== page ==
It wasn't long ago when Donald Trump argued that if the coronavirus pandemic claimed fewer than 200,000 American lives, it would be proof that the White House did "a very good job." It was an unfortunate standard: the domestic death toll crossed the 200,000-fatalities threshold over the weekend.
By and large, the president and his team ignored the tragic milestone, except to tell reporters that Team Trump has done "a really good job," "a phenomenal job," "an incredible job," and "a great job" -- reality notwithstanding.
It was against this backdrop that the president held another campaign rally in Ohio last night, where he shared some fresh thoughts on COVID-19 and the threat to the public.
"We now know the disease. We didn't know it, now we know it. It affects elderly people, elderly people with heart problems and other problems. If they have other problems, that's what it really affects. That's it. You know in some states thousands of people, nobody young below the age of 18, like, nobody, they have a strong immune system. Who knows? You take your hat off to the young because they have a hell of an immune system, but it affects virtually nobody. It's an amazing thing."
In context, it wasn't altogether clear whether the "affects virtually nobody" phrase was intended to apply specifically to the young or to a broader population. Either way, pretty much everything the president said was outrageously wrong. As a Washington Post report explained:
Much remains unknown about the virus's effect on young people, but public health agencies have made clear that individuals under 18 are at greater risk of falling ill and spreading covid-19 than originally thought. Last month, the Centers for Disease Control and Prevention said the number and rate of coronavirus cases among children under 18 had increased "steadily" from March to July. The agency emphasized that while covid-19 remains more serious and prevalent among adults, a lack of widespread testing prevents public health experts from understanding the true incidence of infection for American children. A CDC study found that young people of color, much like their older counterparts, have been disproportionately hospitalized from covid-19 compared to their White peers.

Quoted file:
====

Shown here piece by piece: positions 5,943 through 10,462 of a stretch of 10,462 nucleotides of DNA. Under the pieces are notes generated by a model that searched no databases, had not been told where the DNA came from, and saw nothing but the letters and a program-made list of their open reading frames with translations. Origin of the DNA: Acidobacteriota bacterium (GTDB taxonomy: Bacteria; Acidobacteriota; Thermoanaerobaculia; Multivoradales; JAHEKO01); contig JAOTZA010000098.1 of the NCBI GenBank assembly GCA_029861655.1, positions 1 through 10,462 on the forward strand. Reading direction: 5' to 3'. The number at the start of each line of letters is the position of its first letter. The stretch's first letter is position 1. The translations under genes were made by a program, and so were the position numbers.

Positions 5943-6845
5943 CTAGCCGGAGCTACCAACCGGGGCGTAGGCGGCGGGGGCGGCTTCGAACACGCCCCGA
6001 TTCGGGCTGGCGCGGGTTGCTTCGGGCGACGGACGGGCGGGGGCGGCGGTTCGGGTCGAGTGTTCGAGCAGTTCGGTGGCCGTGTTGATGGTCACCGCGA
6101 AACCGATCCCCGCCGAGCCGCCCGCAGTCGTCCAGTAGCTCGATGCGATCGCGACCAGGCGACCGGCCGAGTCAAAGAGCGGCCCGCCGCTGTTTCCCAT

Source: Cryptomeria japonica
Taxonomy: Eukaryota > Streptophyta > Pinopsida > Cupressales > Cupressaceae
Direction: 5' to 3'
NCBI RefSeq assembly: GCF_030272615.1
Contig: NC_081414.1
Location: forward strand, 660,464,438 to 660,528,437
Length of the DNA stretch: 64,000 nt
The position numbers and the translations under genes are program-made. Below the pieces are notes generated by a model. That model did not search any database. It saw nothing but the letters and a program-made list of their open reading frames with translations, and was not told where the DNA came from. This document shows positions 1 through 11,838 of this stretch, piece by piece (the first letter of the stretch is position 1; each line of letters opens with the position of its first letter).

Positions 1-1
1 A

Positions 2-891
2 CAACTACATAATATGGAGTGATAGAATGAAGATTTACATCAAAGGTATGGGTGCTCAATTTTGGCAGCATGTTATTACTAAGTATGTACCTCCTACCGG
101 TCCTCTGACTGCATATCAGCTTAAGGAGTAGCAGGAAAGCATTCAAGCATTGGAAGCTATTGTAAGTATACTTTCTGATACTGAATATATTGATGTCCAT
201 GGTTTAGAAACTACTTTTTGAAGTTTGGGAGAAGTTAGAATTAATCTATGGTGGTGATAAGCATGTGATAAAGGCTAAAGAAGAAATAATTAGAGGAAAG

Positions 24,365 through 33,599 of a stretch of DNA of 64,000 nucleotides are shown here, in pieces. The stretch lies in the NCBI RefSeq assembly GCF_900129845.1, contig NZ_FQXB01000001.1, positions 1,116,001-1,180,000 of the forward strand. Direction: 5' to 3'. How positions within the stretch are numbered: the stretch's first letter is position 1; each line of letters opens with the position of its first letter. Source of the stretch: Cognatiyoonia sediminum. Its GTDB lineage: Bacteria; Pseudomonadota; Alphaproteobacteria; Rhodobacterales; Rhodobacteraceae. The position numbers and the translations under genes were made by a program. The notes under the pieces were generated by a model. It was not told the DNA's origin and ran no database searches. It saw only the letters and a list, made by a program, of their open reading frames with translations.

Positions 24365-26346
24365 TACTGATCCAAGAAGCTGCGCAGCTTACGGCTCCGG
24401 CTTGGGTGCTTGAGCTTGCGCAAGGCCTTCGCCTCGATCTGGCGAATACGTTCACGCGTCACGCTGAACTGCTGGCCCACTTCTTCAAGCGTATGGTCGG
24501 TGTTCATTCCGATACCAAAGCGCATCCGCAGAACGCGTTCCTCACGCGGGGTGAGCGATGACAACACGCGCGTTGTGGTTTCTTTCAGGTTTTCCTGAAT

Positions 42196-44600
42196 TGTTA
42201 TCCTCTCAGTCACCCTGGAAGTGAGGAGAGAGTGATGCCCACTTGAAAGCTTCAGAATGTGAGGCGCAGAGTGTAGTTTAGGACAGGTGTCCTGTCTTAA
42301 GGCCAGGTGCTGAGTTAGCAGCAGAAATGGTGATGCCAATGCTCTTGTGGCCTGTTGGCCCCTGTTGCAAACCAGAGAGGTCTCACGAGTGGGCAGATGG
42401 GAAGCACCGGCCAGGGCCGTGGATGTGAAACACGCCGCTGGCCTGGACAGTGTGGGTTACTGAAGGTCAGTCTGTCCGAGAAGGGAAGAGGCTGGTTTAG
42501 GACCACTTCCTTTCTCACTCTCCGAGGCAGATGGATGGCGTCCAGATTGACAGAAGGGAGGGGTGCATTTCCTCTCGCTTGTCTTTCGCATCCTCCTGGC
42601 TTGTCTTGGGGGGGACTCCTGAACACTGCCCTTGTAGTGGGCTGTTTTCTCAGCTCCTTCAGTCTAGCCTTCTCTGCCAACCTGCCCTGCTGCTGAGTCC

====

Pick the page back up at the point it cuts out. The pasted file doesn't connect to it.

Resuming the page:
Adding insult to injury -- in this case, almost literally -- Trump knows these claims aren't true. We can say this with some certainty because the president spoke on tape to Bob Woodward, telling the journalist earlier this year that the virus affects "plenty of young people."
The president added, "Now it's turning out it's not just old people, Bob. But just today, and yesterday, some startling facts came out. It's not just old, older."
And while these details obviously matter, last night also offered an ill-timed reminder about the Republican's eagerness to downplay the seriousness of the crisis.
"I wanted to always play it down," Trump told Woodward in March. "I still like playing it down." Six months later, he's still playing it down, even as the death toll climbs above 200,000.
At a town-hall event last week, a voter asked him, "If you believe it's the president's responsibility to protect America, why would you downplay a pandemic that is known to disproportionately harm low-income families and minority communities?" The president replied, "Yeah, well, I didn't downplay it. I actually, in many ways, I up-played it in terms of action."
It was head-spinning at the time, since we've all heard the tape of Trump stating clearly that he deliberately chose to downplay it. A week later, as the president un-up-plays the crisis, his incoherence is getting worse.